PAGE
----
Testimony at Senate hearing

Former FEMA head says White House had early knowledge of Katrina’s devastation

Michael Brown, the former head of the Federal Emergency Management Agency (FEMA), testified Friday that within hours of Hurricane Katrina’s landfall on New Orleans, White House officials were informed of the catastrophic damage caused by the storm. Brown’s testimony, backed up by a series of documents reported in the media this week, makes clear that the Bush administration knew of a breach in the levee system protecting New Orleans much earlier than it has acknowledged.

Testifying before the Senate Homeland Security Committee, Brown said that he had been in repeated contact with White House officials on August 29, including Deputy Chief of Staff Joseph Hagin, who was with President Bush at Bush’s ranch in Crawford, Texas, where the president was vacationing when the storm hit.

Hurricane Katrina made landfall just after 6 a.m. on August 29, and by 11 a.m. FEMA officials were reporting that a major levee had breached, leading to massive flooding. Brown called White House claims that the extent of the damage was not known until August 30 “just baloney.”

No serious federal action was taken for days after Katrina struck, compounding the devastation, human misery and death caused by the hurricane. Brown was forced to resign in the aftermath of the hurricane, after being singled out by the media and selected by Bush and Homeland Security Secretary Michael Chertoff to serve as the administration’s fall guy for the general incompetence and negligence that characterized the government’s response to the disaster.

Brown’s testimony came in the face of continuing stonewalling by the Bush administration, which has refused to release to Congress communications by White House aides before and after the hurricane hit. The administration has also refused to allow these aides to testify before the Senate committee, citing “executive privilege.”

Previously, Brown had declined to discuss details of his conversations with the White House on August 29, under the advice of his lawyers and in the face of pressure from the Bush administration. The White House apparently hoped he would continue this policy. In a letter to Brown on February 9, White House Counsel Harriet Miers requested that Brown “observe his past practices with respect to those communications.” However, the Bush administration did not seek to invoke executive privilege in relation to Brown’s Senate testimony, which would have been legally dubious since Brown is now a private citizen and not subject to administration discipline.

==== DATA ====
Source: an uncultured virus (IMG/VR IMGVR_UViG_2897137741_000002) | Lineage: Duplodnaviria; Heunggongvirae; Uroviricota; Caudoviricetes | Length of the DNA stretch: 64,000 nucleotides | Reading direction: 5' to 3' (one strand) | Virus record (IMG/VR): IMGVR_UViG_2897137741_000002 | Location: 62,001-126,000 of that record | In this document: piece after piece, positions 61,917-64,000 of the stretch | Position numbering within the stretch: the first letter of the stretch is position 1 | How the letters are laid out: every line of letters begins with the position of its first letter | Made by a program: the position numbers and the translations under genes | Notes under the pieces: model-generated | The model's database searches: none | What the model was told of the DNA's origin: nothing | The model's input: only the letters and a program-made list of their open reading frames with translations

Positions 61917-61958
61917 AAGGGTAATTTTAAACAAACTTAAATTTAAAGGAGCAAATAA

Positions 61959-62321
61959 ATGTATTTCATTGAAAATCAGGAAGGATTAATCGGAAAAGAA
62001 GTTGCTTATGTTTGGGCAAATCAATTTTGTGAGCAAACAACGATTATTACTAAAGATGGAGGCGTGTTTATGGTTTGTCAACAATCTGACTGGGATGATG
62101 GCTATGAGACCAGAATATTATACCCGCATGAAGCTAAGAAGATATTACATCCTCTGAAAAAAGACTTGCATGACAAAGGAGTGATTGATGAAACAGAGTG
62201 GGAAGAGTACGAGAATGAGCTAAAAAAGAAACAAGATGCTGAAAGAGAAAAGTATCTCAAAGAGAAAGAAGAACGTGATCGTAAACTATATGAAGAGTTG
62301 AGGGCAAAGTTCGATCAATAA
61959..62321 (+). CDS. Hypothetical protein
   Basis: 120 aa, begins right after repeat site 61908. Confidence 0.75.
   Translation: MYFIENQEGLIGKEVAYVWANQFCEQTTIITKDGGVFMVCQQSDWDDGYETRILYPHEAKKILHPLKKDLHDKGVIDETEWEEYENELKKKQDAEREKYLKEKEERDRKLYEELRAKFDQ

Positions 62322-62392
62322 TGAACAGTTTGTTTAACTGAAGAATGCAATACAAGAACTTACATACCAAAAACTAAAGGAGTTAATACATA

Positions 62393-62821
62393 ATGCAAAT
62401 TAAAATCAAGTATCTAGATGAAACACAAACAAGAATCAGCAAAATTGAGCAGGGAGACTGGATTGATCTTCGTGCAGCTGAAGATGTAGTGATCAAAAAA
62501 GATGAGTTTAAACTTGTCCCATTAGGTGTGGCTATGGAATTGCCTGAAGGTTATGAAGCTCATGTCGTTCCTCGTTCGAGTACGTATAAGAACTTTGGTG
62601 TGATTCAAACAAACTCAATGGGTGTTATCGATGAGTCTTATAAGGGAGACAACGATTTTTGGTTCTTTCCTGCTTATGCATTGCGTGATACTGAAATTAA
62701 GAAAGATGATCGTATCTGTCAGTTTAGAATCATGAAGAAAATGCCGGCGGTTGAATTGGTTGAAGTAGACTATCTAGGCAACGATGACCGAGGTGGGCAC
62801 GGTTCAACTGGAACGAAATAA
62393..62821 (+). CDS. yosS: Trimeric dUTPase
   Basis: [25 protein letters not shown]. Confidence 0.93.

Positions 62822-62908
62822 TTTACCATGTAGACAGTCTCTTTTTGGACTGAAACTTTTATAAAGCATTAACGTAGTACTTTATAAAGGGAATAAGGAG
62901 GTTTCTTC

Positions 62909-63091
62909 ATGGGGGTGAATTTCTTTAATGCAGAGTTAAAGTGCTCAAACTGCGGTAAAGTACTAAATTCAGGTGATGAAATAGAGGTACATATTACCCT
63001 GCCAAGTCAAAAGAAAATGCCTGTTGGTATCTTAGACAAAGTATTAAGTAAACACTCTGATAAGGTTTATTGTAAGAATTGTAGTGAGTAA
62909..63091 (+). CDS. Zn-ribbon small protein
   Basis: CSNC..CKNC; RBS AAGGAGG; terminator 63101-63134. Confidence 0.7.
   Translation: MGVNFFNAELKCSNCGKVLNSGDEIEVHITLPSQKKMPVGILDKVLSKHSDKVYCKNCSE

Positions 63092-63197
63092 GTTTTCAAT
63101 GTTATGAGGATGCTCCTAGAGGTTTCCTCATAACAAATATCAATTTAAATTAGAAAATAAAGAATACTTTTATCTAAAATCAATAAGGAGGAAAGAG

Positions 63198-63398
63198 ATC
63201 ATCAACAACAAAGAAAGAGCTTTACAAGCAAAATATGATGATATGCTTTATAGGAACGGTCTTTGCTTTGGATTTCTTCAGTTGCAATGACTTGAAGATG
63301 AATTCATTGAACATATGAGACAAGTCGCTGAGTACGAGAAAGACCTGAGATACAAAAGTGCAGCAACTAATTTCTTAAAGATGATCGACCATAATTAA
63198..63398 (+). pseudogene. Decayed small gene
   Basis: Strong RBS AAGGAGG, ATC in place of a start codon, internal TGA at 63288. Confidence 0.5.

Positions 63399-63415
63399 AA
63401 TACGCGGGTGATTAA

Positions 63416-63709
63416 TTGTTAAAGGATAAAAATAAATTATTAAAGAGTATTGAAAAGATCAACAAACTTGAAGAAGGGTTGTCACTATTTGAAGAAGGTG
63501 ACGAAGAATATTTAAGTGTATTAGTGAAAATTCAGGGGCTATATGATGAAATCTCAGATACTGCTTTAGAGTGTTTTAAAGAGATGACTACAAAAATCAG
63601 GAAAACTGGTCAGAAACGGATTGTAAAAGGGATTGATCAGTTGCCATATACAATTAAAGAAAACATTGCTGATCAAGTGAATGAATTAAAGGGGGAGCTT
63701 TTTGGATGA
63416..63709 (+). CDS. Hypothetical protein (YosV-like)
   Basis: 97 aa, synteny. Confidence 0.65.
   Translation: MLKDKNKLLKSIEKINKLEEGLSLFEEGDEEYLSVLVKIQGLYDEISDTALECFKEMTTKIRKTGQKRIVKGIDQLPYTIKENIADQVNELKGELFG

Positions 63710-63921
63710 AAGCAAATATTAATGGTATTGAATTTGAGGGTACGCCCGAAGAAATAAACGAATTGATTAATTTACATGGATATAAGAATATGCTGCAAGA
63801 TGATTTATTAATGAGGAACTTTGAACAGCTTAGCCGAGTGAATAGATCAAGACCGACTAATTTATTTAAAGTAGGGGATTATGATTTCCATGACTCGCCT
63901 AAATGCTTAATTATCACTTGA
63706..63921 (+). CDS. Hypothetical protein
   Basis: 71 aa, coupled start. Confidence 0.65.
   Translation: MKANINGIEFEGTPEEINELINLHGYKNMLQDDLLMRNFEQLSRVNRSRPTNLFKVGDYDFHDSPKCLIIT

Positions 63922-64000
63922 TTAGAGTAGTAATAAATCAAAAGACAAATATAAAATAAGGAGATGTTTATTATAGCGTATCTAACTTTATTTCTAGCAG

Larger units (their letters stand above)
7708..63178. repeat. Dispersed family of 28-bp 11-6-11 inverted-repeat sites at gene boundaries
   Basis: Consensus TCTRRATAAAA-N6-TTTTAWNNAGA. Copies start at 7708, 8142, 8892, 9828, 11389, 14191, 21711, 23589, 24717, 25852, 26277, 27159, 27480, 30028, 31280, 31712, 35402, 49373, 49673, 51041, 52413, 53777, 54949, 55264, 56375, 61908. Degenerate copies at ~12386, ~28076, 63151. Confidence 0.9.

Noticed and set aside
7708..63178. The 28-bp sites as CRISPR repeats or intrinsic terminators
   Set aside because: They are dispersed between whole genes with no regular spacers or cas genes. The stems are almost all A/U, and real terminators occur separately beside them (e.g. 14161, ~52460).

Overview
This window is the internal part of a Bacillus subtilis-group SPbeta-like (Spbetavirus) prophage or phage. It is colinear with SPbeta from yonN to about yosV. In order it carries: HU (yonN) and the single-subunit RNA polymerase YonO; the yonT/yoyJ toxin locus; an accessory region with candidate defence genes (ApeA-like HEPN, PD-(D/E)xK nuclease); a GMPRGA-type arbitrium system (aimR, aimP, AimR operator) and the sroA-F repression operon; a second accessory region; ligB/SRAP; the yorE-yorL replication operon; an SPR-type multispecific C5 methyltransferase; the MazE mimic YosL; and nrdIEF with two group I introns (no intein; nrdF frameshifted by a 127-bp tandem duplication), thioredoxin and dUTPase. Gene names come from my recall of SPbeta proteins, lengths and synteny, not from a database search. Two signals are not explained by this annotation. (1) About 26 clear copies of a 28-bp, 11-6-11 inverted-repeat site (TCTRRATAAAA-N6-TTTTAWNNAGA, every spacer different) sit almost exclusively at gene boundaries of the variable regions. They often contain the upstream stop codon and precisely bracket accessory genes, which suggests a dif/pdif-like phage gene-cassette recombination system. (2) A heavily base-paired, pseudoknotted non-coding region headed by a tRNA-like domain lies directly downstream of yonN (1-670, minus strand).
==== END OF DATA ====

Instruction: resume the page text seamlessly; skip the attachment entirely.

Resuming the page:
This put the committee’s Republican chairperson, Senator Susan Collins of Maine, in a difficult position. She said at the start of the hearing Friday that if the White House had invoked executive privilege, she would have been inclined to accept it, but since it had not, there were no grounds for withholding details during Brown’s testimony. He was therefore instructed to answer all questions regarding the specifics of his communications with the White House.

Brown himself appeared eager to answer these questions, evidently angered at having been abandoned and “thrown to the wolves” by his former patrons in the White House.

In his testimony, Brown said that as early as 10 a.m. on August 29—four hours after the hurricane hit ground—he first learned that the levees surrounding New Orleans had been breached, and that this had caused severe flooding in parts of the city. This information came from Marty Bahamonde, a public affairs officer for FEMA and the only FEMA official in New Orleans at the time.

Brown told the Senate committee that he “put a call in and spoke to—I believe it was Deputy Chief of Staff Hagin—on at least two occasions on that day to inform him of what was going on.” He said he may also have spoken to White House Chief of Staff Andrew Card.

Since Hagin was with Bush in Texas at the time, talking to Hagin was “like speaking to the President,” Brown said. “I think I told [Hagin] that we were realizing our worst nightmare, that everything we had planned about, worried about, that FEMA, frankly, had worried about for 10 years, was coming true,” he testified.

Brown said he e-mailed Card on the 29th and told him that “this was the big one” that had been feared. He also said he may have spoken briefly to Bush himself on the evening of the 29th, but could not recall for certain.

Both Bush and Homeland Security Secretary Chertoff continue to claim that they were not informed of the levee breaches and large-scale flooding until August 30.

During the hearing, Senator Joseph Lieberman, the ranking Democrat on the Homeland Security Committee, reported that at 11:13 a.m. on August 29 the White House Homeland Security Council produced a report stating: “Flooding is significant throughout the region, and a levee in New Orleans has reportedly been breached, sending six to eight feet of water throughout the 9th Ward area of the city.” The report said residents had been forced to climb up to their attics and onto the roofs of their houses.